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It may admit of doubt, whether the open and unmingled contempt which the name of Paine excites among Christians, be justified by that fairness which they ought to feel, and which their religion can well afford to all its adversaries; or by a due regard to the restoration of those who may be in danger of being misled by the plausibilities of that well known writer. The disapprobation awakened by his shameless immorality, and the contempt necessarily inspired by his singular want of in formation on the subject about which he dogmatises, ought not to be extended to the talents which he had received from his Maker. These were more than ordinary. His “Common Sense,” and “Crisis," written in defence of our own Revolution, contributed essentially to the success of that righteous cause. His “Rights of Man" published in reply to Burke on the French Revolution, is a production of merit, distinguished by considerable acuteness of thought, play of fancy, and a pungent brevity of style; though at the same time, it must be allowed, disfigured by that infidelity which came forth at last in its unveiled hideousness in the " Age of Reason."

The just distinction which Paine had earned in the cause of freedom, paved the way for his ready and even enthusiastic reception as a writer on Religion. Here, however, his ordinary resources failed him. Even his head was no match for his heart; nor his natural acuteness, for his total ignorance of the first elements of Biblical Criticism. This, it is conceived is very conclusively demonstrated, in "Watson's Apology for the Bible.” This work though noticed at the time of its appearance, still remains unanswered. The attempts at reply have perished. An answer which shall show any of the vitality of the Apology, or even of

the work which the Apology exposes, must be felt to be a desideratum among Infidels. They must see that something more is required to aid their cause, than literally trampling on the Bible with Robert Taylor of England -an example which it would appear has been rather servilely copied nearer home. Nothing but the ruin of the Infidel cause ought to be anticipated from such a barrenness of invention. Paine would have been ashamed of it He thought he could write the Bible out of repute, and Watson proved he was mistaken; it remained for his disciples now-a-days to imagine they might kick it into contempt. Even they ought to know that the public will not fail to infer an incurable deficiency in the heads of those, who on such an emergency betake themselves to their heels.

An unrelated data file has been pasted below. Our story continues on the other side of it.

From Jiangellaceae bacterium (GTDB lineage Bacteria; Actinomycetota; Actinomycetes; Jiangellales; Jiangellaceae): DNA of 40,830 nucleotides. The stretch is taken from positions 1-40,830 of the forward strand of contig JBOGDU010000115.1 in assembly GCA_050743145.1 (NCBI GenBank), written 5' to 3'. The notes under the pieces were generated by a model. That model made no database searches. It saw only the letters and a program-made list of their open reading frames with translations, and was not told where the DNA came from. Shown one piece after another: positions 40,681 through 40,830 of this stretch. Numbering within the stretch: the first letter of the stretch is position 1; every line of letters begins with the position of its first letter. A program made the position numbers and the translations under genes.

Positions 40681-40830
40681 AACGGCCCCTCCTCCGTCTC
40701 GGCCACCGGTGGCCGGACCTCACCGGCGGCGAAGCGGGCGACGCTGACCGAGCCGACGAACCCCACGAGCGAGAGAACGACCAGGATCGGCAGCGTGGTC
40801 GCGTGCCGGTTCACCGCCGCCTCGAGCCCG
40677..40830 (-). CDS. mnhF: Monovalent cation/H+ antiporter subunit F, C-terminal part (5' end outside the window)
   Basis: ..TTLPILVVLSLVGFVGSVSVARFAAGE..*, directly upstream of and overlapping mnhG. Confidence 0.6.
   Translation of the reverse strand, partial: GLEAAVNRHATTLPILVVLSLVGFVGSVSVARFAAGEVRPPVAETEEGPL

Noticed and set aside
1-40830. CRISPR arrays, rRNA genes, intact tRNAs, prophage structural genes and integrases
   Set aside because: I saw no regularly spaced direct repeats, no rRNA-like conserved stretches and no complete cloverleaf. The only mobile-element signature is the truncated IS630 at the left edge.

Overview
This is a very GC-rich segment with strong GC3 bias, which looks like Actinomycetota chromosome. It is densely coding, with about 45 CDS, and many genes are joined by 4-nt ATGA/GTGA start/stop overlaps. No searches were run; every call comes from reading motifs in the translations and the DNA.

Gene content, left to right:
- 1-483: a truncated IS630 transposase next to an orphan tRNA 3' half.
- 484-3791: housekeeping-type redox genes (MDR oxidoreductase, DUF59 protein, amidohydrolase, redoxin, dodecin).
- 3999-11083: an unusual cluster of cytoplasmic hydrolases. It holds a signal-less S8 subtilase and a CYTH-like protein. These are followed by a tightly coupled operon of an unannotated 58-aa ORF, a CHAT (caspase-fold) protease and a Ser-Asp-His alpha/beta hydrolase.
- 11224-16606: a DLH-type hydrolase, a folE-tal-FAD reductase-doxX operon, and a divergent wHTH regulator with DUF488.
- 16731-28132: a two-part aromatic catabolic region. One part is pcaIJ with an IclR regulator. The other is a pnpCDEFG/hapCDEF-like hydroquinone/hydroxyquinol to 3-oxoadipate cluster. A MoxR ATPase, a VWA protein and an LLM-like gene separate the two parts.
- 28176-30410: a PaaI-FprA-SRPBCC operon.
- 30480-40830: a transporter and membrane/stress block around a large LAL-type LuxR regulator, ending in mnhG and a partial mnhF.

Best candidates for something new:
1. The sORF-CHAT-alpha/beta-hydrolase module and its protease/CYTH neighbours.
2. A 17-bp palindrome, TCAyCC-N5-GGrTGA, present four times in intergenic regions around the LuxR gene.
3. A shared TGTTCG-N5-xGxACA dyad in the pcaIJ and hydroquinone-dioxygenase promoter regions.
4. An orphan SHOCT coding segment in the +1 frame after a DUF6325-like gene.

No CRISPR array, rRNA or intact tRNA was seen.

W. D. STROBEL,
ERSKINE MASON,
JAMES LILLIE,
W. R. WILLIAMS,
M. S. HUTTON,
JOHN N. MCLEOD,

Editing Committee.

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I AAVE lately met with a book of yours entitled THE AGE OF Reason, part the second, being an investigation of true and of fabulous theology; and I think it not inconsistent with my station, and the duty I owe to society, to trouble you and the world with some observations on so extraordinary a performance. Extraordinary I esteem it, not from any novelty in the objections which you have produced against revealed religion (for I find little or no novelty in them,) but from the zeal with which you labor to disseminate your opinions, and from the confidence with which you esteem them true. You perceive by this, that I give you credit for your sincerity, how much-soever I may question your wisdom, in writing in such a manner, on such a subject; and I have no reluctance in acknowledging, that you possess a considerable share of energy of language, and acuteness of investigation; though I must be allowed to lament, that these talents have not been applied in a manner more useful to human kind, and more creditable to yourself,

I begin with your preface. You therein state—that you had long had an intention of publishing your thoughts upon religion, but that you bad originally reserved it to a later period in life-I hope there is no want of charity in saying, that it would have been fortunate for the Christian world, had your life been terminated before you had fulfilled your intention. In accomplishing your purpose, you will have unsettled the faith of thousands; rooted from the minds of the unhappy virtuous all their comfortable assurances of a future recompense; have annihilated in the minds of the flagitious all their fears of future punishment; you will have given the reins to the domination of every passion, and have thereby contributed to the introduction of the public insecurity, and of the private unhappiness, usually and almost necessarily accompanying a state of corrupt morals.